NI’s £25 million Covid-19 support will ‘go to those who need it most’

Agriculture, Environment and Rural Affairs Minister Edwin Poots has said Northern Ireland’s £25 million Covid-19 support fund will be “targeted towards those most in need”.

It comes as talks have begun into how the money should be divvied up.

Farmers For Action had called for the money to be split among all farmers equally; however, Minister Poots the allocation must be evidence-based.

Minister Poots made the comments following a Private Members’ Motion in the Assembly this week on the issue.

Speaking after the motion, the Minister said: “In May, the NI Executive announced funding of £25 million for a Covid-19 support package – the most generous allocation made by any UK or EU administration for the agriculture and horticulture sectors during the coronavirus emergency.

“Since then, I have consulted with numerous industry representatives and stakeholders, including organisations, businesses and farmers from the red meat supply chain, the dairy processors and farmers and the farming unions to hear their analysis of the impacts of the pandemic and their proposals for allocation of the £25 million.

During those discussions, there was a clear acceptance of the need for support to be targeted at those farm business hardest hit financially as a direct result of the Covid-19 pandemic.

The Minister was clear about his approach: “This is not about singling out specific sectors or farm types; this is about stabilising our entire agricultural community by helping those hit hardest, deal with short-term disruptions that would substantially threaten otherwise viable businesses.

“It is my intention to ensure the funding is driven towards those most in need and those who can clearly demonstrate tangible loses as a result of Covid-19.

“Those working in the industry, or who have a clear understanding of how it operates, will know that by taking this approach, the ripple effect will help support our agricultural communities and ensure that businesses can be sustainable and continue trading in the long term.”

Union proposals

The Ulster Farmers’ Union met with Minister Edwin Poots earlier this month. The discussion took place over Zoom and also included representatives from the Livestock and Meat Commission (LMC) and Northern Ireland Meat Exporters Association (NIMEA).

Beef and lamb chairman Sam Chesney requested £13.2 million for the beef sector and £270,000 for the lamb sector.

An LMC-commissioned independent study with The Andersons Centre, showed that at the height of the pandemic, beef farmers incurred a loss of £238/carcass, and sheep farmers £31 / lamb carcass.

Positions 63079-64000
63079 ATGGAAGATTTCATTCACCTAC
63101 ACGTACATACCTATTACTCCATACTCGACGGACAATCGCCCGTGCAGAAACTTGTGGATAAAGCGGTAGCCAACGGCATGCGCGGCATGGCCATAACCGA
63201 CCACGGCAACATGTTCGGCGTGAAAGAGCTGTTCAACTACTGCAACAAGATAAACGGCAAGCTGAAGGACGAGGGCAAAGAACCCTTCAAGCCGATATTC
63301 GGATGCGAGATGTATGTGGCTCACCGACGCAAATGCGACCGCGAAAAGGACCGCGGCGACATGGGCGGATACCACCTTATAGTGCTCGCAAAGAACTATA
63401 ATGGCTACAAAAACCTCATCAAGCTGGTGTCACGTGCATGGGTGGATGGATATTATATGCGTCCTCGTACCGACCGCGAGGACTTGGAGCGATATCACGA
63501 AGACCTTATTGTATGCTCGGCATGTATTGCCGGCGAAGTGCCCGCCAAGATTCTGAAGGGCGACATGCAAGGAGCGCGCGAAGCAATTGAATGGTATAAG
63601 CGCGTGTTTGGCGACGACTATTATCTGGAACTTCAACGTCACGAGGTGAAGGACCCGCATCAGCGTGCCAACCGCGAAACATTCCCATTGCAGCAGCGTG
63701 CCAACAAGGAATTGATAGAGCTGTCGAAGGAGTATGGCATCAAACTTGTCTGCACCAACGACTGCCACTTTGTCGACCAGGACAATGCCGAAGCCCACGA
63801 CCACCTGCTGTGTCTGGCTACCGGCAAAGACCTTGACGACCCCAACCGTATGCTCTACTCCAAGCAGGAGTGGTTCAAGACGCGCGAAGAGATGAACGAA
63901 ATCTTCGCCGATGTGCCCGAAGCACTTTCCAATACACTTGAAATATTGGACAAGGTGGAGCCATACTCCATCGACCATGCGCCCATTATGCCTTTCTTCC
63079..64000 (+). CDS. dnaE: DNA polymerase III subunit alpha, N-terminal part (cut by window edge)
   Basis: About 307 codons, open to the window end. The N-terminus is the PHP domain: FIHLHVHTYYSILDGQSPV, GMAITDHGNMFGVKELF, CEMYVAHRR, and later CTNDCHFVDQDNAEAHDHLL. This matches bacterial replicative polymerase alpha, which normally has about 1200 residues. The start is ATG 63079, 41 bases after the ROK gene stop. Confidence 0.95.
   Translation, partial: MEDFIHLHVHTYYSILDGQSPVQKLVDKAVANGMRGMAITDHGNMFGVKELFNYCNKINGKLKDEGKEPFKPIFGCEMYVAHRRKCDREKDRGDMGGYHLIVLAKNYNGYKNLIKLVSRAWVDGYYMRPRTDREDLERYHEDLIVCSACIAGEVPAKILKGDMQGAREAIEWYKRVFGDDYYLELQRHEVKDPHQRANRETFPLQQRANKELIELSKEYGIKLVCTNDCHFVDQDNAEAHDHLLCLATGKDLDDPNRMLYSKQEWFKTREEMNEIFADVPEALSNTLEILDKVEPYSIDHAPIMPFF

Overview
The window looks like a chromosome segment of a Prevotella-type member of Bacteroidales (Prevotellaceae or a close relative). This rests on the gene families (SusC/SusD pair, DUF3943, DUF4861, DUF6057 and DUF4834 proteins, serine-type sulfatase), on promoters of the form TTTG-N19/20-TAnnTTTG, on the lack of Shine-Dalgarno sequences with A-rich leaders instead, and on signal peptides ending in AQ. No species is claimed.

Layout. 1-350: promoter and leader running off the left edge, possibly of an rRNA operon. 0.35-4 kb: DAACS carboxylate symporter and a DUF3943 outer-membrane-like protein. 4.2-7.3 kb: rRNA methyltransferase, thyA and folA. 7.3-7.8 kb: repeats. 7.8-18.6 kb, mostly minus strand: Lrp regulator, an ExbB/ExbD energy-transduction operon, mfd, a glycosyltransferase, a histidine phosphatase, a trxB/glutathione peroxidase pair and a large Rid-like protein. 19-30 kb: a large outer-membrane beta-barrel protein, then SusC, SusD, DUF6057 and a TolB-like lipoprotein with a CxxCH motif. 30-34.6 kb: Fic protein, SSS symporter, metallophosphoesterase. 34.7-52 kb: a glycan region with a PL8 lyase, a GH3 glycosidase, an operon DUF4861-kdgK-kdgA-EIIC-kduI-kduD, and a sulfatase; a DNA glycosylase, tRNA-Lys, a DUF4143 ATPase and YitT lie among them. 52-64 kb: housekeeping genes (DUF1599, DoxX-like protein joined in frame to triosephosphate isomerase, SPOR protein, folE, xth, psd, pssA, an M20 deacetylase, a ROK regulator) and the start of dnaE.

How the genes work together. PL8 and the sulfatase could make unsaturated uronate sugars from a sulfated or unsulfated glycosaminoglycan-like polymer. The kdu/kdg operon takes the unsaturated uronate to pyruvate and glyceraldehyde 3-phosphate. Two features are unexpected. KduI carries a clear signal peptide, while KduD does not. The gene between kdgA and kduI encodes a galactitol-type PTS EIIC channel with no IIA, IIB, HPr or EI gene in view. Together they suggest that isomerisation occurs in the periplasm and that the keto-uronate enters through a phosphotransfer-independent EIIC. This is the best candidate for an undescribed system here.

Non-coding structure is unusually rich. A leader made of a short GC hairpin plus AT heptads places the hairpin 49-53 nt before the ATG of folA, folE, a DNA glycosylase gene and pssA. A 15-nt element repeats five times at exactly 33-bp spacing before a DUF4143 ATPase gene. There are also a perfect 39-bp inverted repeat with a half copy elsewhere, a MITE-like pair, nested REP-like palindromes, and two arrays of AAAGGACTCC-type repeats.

Beef finishers also took a severe hit as they were unable to source cattle. Data from the LMC showed movements were down 37,000 (55%) during lockdown, severely affecting finishers gross margins.

“The beef sector was first hit by the pandemic in late December when the Chinese market went into lockdown followed by the EU market. Italy is a major EU market for quality leather production and with the severe lockdown, this knock-on effect came very quickly to NI producers.

“This resulted in £40-£50/head prices that fell well below the three-year average. Farm-gate prices were aggravated further when the UK went into lockdown.

“The closure of the foodservice sector became the final nail in the coffin for many beef and sheep producers and this then exacerbated an already bad situation.

“We were expecting prices to rise this year and it was badly needed after the losses incurred over the past few years, but then the Covid-19 outbreak happened.

Beef and sheep farmers are worse off than ever before, and many were not able to draw support from the self-employment scheme.

“Therefore, it is vital that the funding for the agri-food sector is allocated to those farmers who suffered the most loss.

“The focus must be on slaughtered cattle in Northern Ireland and slaughtered lambs in both Northern Ireland and the Republic of Ireland,” said Chesney.

Chesney said that as a result, the union wanted to see £50/head paid on cattle in the first six months of 2020 and a further £60/head during the seven-week period from the end of March.

“For lamb, a payment of £8/lamb slaughtered for the four-week period ending on March 28 to week ending on April 18 is needed,” he said.